AT&T renames FTTP service, plans additional markets

AT&T says it plans to deliver its "ultra-fast internet" service to 11 new metro markets, which would increase its planned network footprint to 67 metro areas. The company says the service, which it has rechristened AT&T Fiber from the less phonetically efficient AT&T U-verse with GigaPower, should be available in 45 markets by the end of this year. However, despite the use of the word "fiber" in its new brand name, the service provider adds it plans to deliver the gigabit services using multiple technologies.

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AT&T says it plans to deliver its "ultra-fast internet" service to 11 new metro markets, which would increase its planned network footprint to 67 metro areas. The company says the service, which it has rechristened "AT&T Fiber" from the less phonetically efficient "AT&T U-verse with GigaPower," should be available in 45 markets by the end of this year. However, despite the use of the word "fiber" in its new brand name, the service provider adds it plans to deliver the gigabit services using multiple technologies.

The company currently delivers gigabit services in parts of 29 markets, principally if not entirely via fiber to the premises (FTTP; see map above). AT&T says it markets the service to more than 3 million locations, including more than 500,000 apartment and condo units. The company says it expects to be able to offer gigabit services to more than 12.5 million locations by mid-2019.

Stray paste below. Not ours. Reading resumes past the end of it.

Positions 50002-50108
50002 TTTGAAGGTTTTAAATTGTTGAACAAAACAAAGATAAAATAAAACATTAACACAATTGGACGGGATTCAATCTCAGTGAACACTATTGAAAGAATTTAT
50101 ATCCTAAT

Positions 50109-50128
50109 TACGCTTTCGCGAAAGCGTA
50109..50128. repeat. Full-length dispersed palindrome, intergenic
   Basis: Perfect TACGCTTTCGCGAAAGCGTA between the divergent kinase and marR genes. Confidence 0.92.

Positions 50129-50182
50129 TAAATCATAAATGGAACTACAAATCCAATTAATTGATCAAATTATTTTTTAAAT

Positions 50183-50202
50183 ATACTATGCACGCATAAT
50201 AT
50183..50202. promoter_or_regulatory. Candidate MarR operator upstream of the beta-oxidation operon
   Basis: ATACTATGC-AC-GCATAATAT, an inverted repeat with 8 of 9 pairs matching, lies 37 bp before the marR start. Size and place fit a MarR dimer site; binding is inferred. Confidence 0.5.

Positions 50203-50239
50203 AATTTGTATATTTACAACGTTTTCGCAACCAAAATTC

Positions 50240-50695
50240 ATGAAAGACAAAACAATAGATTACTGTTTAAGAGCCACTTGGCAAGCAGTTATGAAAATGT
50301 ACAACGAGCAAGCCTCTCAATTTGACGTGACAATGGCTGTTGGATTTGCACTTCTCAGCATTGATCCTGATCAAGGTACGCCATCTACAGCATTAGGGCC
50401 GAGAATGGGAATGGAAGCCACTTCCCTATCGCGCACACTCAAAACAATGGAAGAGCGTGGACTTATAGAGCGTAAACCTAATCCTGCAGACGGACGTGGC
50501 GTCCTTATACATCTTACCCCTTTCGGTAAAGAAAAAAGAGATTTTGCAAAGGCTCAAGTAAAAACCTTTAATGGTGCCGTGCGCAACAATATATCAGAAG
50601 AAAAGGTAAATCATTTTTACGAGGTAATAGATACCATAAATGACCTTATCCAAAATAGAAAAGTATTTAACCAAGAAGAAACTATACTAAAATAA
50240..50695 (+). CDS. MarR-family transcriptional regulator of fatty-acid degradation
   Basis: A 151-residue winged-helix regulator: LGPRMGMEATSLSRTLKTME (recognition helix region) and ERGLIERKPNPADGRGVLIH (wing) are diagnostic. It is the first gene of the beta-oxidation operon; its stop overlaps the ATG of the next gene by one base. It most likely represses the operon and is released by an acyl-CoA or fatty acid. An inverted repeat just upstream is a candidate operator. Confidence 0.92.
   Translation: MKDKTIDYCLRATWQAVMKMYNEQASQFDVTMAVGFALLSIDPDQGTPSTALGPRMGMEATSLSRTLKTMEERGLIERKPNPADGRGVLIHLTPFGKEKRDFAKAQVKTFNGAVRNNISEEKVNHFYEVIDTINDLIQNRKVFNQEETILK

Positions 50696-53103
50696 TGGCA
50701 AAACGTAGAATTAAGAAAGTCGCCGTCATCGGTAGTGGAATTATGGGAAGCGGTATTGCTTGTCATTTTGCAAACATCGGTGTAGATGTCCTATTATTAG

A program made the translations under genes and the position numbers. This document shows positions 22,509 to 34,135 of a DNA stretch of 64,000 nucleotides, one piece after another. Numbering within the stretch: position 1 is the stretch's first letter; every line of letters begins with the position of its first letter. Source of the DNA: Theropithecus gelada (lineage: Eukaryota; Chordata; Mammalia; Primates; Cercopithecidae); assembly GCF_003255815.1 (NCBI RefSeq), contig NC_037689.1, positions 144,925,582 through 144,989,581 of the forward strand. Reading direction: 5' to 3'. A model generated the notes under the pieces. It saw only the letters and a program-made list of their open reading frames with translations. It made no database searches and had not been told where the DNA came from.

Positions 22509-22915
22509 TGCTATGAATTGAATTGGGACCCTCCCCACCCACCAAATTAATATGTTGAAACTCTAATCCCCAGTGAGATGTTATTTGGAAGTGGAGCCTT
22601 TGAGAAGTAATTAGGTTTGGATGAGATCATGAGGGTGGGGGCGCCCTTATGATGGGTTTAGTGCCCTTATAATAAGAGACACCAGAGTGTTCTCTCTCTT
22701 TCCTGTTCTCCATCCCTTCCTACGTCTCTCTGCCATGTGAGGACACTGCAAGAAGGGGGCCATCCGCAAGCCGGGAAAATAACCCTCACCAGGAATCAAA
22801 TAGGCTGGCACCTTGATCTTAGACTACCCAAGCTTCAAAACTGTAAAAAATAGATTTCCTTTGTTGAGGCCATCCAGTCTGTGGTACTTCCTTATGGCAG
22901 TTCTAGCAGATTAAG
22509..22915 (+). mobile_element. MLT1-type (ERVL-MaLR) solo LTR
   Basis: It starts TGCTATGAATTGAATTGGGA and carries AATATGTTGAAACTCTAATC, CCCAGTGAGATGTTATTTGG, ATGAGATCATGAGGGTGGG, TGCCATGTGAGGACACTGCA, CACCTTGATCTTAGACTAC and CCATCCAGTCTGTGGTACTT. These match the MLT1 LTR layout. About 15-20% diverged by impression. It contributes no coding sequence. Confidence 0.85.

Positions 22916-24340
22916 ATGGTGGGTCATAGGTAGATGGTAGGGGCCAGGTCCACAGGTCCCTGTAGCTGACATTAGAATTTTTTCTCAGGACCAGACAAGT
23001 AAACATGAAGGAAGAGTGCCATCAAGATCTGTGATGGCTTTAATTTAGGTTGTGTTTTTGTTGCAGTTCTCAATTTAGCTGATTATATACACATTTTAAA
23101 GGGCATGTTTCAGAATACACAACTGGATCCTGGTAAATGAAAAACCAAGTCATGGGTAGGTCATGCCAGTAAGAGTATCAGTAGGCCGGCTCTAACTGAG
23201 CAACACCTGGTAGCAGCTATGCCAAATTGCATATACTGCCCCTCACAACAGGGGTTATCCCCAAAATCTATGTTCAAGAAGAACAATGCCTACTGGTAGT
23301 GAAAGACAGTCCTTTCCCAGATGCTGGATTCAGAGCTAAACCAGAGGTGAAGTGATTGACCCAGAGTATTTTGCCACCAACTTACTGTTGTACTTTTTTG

The 11 new markets include:

  • Florida: Gainesville and Panama City
  • Georgia: Columbus
  • Kentucky: Central Kentucky
  • Louisiana: Lafayette
  • Mississippi: Biloxi-Gulfport and Northeast Mississippi
  • North Carolina: Wilmington
  • Tennessee: Southeastern Tennessee and Knoxville
  • Texas: Corpus Christi.

The service provider did not detail which technologies besides fiber-optic broadband it plans to use in its gigabit markets, other than to say, "We will announce additional network technologies and products in our AT&T Fiber umbrella brand in the near future." However, the company is taking a hard look at G.fast, particularly to deliver broadband services to subscribers in multiple dwelling units (MDUs) via existing in-building coaxial cable. Whether AT&T would consider G.fast as a direct upgrade for current DSL lines is unknown.

AT&T first launched its GigaPower offering in Austin, TX, in 2013, starting with a 300-Mbps service (see "AT&T to launch 1-Gbps FTTH in Austin" and "AT&T launches 300 Mbps U-verse in Austin with 1 Gbps on the way").

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